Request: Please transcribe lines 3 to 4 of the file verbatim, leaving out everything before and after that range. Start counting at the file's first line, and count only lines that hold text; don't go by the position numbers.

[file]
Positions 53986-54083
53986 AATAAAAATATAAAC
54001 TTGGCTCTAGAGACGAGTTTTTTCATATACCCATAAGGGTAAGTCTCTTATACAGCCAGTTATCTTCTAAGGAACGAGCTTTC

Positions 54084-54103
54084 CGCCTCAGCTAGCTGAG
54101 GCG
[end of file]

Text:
54001 TTGGCTCTAGAGACGAGTTTTTTCATATACCCATAAGGGTAAGTCTCTTATACAGCCAGTTATCTTCTAAGGAACGAGCTTTC

Positions 54084-54103